Thursday, August 20, 2009

I think he is on to something here

The Internet Monk has a fascinating post on his views of post-Evangelicalism in America. As I have moved through seminary and my ministry process, I have had a growing realization that many (NOT ALL) evangelicals have a very low view of the sacraments. In the evangelical church, we have two sacraments - Eucharist (communion) and Baptism. Maybe it is the influence of the Lutheran school my children have attended for the past 9 years. Maybe it is all of those "radical" ideas that seminary puts in the head of "God-fearing young men and women." Maybe, just maybe, it is the still, small voice of the Spirit of God whispering to us and calling us to move away from the "experiential" emphasis that we seem to be racing headlong into, and back to a quieter, more contemplative, emphasis on the timeless things that have bound our faith together with other believers for the past 2000 years.

Quoting the Internet Monk:

"But evangelicals are in sacramental chaos, and the results are quite obvious. Evangelicals are “re-sacramentalizing” in an uncritical and unbiblical way. The Planetshakers article was good evidence, but you can see and hear it everywhere.

What are our evangelical sacraments? Where will evangelicals defend the idea that “God is dependably at work?”

-We have sacramentalized technology.

-We have sacramentalized the pastor and other leaders.

-We have sacramentalized music. (i.e. the songs themselves and the experience of singing.)

-We have sacramentalized leaders of musical worship.

-We have sacramentalized events. (God is here!)

-We have sacramentalized the various forms of the altar call.

-We have sacramentalized the creation of an emotional reaction.

We’ve done all of this, amazingly, while de-emphasizing and theologically gutting baptism. (I’m not buying everyone’s baptismal theology here. I’m simply saying the standard approach now is nothing more than could be accomplished by having someone jump through a hoop.)

We’ve done this while reducing the Lord’s Supper to a relatively meaningless, optional recollection. (And being deeply suspicious of anyone making it more than a glorified sermon illustration.)

We’ve done this while removing any aspects of sacramentalism from our worship and even our architecture. (Public reading of scripture, hymns, tables/altars, baptisteries, pulpits.)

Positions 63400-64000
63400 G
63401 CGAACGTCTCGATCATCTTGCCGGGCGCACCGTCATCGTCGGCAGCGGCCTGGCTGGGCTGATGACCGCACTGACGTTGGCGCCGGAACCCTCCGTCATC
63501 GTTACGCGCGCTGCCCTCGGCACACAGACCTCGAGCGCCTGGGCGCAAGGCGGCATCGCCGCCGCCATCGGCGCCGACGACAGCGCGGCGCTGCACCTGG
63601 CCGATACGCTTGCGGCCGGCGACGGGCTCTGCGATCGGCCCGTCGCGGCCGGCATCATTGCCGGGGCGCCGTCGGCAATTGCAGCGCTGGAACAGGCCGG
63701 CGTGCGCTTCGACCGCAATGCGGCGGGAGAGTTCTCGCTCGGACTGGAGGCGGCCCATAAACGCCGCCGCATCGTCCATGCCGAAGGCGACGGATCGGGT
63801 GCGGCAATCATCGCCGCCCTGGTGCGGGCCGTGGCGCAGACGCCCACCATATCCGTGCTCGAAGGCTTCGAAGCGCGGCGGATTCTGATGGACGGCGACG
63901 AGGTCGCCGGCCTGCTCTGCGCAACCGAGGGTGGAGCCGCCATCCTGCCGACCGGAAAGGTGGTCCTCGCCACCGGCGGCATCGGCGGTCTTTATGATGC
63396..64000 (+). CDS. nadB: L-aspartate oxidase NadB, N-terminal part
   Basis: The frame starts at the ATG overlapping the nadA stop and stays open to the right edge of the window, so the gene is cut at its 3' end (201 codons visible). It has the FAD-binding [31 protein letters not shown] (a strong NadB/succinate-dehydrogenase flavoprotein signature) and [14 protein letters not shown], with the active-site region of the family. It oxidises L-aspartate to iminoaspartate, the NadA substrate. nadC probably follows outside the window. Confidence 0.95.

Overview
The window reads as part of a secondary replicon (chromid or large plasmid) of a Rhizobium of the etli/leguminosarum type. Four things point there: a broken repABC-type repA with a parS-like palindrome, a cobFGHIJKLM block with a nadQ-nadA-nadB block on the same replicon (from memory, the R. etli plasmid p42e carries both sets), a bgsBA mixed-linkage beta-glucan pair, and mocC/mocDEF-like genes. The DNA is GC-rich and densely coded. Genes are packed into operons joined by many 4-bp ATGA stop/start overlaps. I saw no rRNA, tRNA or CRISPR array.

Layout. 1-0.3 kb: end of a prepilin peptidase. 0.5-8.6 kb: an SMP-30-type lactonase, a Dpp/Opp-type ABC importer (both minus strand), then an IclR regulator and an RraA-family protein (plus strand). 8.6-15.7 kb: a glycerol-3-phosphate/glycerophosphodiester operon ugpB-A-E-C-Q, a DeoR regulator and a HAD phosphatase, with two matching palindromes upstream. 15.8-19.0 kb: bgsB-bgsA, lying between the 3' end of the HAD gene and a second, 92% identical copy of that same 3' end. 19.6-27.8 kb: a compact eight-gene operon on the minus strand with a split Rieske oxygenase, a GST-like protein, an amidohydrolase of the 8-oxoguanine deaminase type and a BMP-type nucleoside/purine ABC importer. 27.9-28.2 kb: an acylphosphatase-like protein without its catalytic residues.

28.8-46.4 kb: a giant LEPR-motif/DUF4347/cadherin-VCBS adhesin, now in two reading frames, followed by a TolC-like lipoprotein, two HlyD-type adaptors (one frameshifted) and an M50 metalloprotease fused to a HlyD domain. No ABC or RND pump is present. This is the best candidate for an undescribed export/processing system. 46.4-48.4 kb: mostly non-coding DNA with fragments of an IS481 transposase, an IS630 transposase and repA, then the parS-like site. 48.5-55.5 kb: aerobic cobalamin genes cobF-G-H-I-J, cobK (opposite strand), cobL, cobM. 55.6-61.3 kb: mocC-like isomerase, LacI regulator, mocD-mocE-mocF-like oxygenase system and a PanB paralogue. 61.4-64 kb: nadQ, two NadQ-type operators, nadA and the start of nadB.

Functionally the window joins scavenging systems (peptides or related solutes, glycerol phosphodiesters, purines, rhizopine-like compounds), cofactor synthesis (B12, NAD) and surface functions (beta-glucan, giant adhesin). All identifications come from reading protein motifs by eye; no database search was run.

And we’ve given over to whomever wants to speak up the power to say what God is saying, what God is doing, what God is using, what God thinks of whatever we’re doing, what the Spirit is up to and so on.

For example, in the next three months, you can bet your remaining life savings that someone will tell us that God is NOW using church X or method Y or person Z because the official discernment squad said so. (And ditto for saying what God is not doing, who God is not using, etc. from the discernment squad on the other side of the street.)"

As I read that I felt the sting in my own heart of the truth of what he is saying. Those of you who know me know that I am a firm believer that function should always lead form the church. Why we do what we do should always be more important than what we do. When you read that list, many of the items are forms, not functions. Yet they have become so important to us that they have become de facto sacraments. Some churches have a ratio of altar calls to communion services of 8:1, 10:1. But communion is one of the great unifying acts of the Body of Christ, instituted by the Lord himself. But we don't practice it often because it is "more special" when we do it less frequently.

I hate to burst your bubble on this one, but communion isn't there to make us feel good. It is there to bind the believers together in the life, death, and resurrection of Jesus Christ. It is an incredibly intimate individual, AND corporate act that allows us to join together in the presence of Christ to build his Kingdom on earth. Yet we spend far more emphasis and time on the type of music we play than we do on binding our souls together in a common cause.
This Sunday I will be preaching on Joshua 1:1-9, which is the call of Joshua to lead Israel after Moses' death. And we will be having communion as a unifying act for a congregation that has lost its leader and is in search of a new leader. We have a common purpose, mission and Lord. And the act of taking communion is a reminder of that, as well as a means of grace for us who are struggling during this uncertain time. Join us if you can, but please pray for us during this time.